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Making PCs Help, Not Hurt

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Link-Up Digital

Personal computers can help us a great deal. They can do a fair amount of harm too, if we’re not careful. The trick is you have to use the technology—you can’t let it use you.

PCs can help in lots of ways. A PC lets you communicate more efficiently than a typewriter or telephone. It helps you plan and budget more effectively than a calculator or table. It makes it possible to keep track of people and things more easily than a roster or list. It can gain you access to more research than the largest collection of periodicals or books. And it makes training more compelling than words and pictures naked on the page.

In short, if you’re not so smart, PCs can make you look smart, and if you are smart, they can make you look smarter.

PCs can also hurt in lots of ways if you’re not smart in using them. They can hurt psychologically, socially, and physically. People can and do become “addicted” to PCs and digital devices such as smartphones and tablets, becoming too dependent on them.

One key test is whether your use of this technology improves the overall quality of your work, school, or personal life—or degrades it. Just as overdoing activities such as shopping, being a sports fan, gambling, and much else can cause you to lose a job or partner, so can overuse of PCs and devices.

In young people, overreliance on digital devices can also hamper social development. When there’s an easy social “hit” from your device or PC, this can cause you to be by yourself too much, preventing the full development of in-person social skills.

PCs and devices can hurt the social lives of adults as well. In her book Alone Together: Why We Expect More From Technology and Less From Each Other, MIT psychologist Sherry Turkle writes that electronic communication for some can compromise the ability of having a real conversation and to reflect when you’re alone. Turkle believes that we’re giving human qualities to our devices, and that we’re treating each other as things.

PCs can also hurt us physically, and this goes beyond getting hit by one when someone throws theirs out the window in frustration. Whether you’re using a desktop or laptop PC, you typically use it while remaining relatively stationary, and not moving can cause problems. So can doing the same movement repeatedly for long periods. Both situations can lead to repetitive stress on wrists, shoulders, necks, and backs and to potentially painful and debilitating conditions.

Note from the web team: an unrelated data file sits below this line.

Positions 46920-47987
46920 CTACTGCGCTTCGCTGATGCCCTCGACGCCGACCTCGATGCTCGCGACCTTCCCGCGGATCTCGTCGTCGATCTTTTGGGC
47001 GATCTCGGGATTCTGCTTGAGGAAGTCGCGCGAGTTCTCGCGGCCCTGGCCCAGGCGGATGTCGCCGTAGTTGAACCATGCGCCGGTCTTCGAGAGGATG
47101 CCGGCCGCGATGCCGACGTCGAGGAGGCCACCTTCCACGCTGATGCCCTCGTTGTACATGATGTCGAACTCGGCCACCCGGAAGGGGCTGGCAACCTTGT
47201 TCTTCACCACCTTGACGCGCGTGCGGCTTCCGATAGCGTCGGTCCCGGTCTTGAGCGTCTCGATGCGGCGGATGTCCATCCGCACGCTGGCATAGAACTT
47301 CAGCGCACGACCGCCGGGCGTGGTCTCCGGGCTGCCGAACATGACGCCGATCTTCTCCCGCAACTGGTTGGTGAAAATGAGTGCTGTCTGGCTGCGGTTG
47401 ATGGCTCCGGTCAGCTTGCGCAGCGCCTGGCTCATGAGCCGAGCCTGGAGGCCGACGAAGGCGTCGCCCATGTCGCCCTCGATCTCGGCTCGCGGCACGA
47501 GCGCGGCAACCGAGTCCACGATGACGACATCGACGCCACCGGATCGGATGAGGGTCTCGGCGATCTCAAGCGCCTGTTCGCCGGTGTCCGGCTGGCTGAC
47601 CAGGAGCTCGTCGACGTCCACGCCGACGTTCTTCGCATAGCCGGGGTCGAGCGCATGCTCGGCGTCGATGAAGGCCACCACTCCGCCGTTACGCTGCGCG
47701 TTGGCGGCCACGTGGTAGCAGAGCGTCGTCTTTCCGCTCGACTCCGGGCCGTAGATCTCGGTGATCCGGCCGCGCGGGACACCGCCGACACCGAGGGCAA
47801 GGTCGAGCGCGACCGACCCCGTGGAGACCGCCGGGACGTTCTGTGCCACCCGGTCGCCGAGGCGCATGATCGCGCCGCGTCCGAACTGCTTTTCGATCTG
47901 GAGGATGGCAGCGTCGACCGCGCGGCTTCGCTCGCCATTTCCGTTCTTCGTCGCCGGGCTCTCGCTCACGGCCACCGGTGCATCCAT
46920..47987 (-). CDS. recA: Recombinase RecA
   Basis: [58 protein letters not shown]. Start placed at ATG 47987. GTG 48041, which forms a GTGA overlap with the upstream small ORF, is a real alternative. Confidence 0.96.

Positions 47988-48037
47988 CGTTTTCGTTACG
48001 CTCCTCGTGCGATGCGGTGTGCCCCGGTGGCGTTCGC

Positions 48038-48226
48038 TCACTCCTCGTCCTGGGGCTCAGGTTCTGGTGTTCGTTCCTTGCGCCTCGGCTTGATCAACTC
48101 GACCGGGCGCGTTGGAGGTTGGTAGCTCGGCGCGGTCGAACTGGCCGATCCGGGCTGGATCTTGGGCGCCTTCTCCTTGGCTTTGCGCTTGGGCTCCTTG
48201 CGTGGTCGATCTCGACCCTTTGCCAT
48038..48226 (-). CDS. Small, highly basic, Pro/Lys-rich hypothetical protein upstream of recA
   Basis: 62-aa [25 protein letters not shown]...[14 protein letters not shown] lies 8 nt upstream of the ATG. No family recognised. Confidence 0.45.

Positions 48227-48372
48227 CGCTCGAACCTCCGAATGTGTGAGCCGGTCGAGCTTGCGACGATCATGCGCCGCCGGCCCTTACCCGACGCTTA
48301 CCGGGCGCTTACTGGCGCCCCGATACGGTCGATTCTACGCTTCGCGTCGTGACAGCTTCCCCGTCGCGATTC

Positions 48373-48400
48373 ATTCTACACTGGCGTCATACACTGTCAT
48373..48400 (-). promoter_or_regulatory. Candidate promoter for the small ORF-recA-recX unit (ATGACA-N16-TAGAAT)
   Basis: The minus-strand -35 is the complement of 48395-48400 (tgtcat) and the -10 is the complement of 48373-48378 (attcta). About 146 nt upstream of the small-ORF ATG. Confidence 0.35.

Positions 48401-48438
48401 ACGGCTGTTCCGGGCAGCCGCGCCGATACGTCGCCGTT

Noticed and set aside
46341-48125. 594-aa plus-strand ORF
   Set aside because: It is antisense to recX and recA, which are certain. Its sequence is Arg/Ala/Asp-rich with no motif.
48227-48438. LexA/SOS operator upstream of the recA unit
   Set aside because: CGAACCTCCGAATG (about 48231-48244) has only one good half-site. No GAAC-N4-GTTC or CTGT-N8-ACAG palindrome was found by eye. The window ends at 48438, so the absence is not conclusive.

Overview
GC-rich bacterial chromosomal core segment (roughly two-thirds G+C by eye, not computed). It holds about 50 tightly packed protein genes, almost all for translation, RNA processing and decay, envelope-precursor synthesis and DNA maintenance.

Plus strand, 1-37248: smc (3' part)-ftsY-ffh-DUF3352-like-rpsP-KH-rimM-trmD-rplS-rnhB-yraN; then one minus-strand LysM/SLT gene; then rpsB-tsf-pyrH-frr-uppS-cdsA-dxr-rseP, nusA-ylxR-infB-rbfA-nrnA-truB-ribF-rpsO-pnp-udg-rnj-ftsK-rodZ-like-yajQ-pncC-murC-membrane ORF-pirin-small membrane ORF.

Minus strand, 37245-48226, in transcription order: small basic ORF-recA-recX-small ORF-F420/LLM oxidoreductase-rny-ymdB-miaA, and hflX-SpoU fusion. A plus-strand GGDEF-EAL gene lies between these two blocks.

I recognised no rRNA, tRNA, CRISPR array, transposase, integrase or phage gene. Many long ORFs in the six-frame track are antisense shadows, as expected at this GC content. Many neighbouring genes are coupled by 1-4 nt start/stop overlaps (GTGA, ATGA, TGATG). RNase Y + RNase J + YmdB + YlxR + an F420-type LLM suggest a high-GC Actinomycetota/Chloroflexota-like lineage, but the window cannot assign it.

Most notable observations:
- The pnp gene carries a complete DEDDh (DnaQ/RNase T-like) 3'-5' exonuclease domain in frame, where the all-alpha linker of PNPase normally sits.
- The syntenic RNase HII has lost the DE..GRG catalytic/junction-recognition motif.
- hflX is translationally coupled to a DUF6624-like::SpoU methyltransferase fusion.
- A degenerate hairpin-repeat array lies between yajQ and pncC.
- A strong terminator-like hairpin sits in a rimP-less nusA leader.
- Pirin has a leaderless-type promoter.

The simple act of sitting for too long, whether at a PC or not, can cause problems. According to a study by Australia’s Sax Institute (, people older than 45 who sit for more than 11 hours a day are 40% more likely to die within three years and those who sit between 8 to 11 hours a day are 15% more likely, compared with those who sit less than 4 hours a day. Other researchers have found that physical inactivity increases the risks of heart disease, cancer, diabetes, and back and neck problems.

To avoid problems from sitting, some people work at their computing while standing up. You have various options here. A height-adjustable desk, sometimes called a height-adjustable workstation, a hi-lo desk, or an ergonomic desk, can be adjusted to use when standing or sitting. They cost from several hundred to several thousand dollars.

A standing desk, also called a stand-up desk, lets you work only standing up. With a laptop, you can use a podium for this purpose. Alternately, you can fashion your own set-up for under $25 by placing on top of a desk a small end table that’s big enough for a laptop or tablet. A Parsons End Table from Walmart costs just $12 and works well.

But a new study by the Human Factors and Ergonomics Society ( shows that standing in one place for too long can cause bone and muscle damage. Common problems faced by police officers, security guards, and others who have to stand in place include heel spurs and plantar fasciitis.

Some people use a treadmill workstation, where you walk while you work on a PC, either a ready-made version or one they put together themselves. But working like this, according to some, can compromise concentration.

Perhaps the best solution is to simply take breaks. Stop what you’re doing every half hour or so and do something else, even if it’s just walking around or stretching.

Reid Goldsborough is a syndicated columnist and author of the book Straight Talk About the Information Superhighway. He can be reached at or

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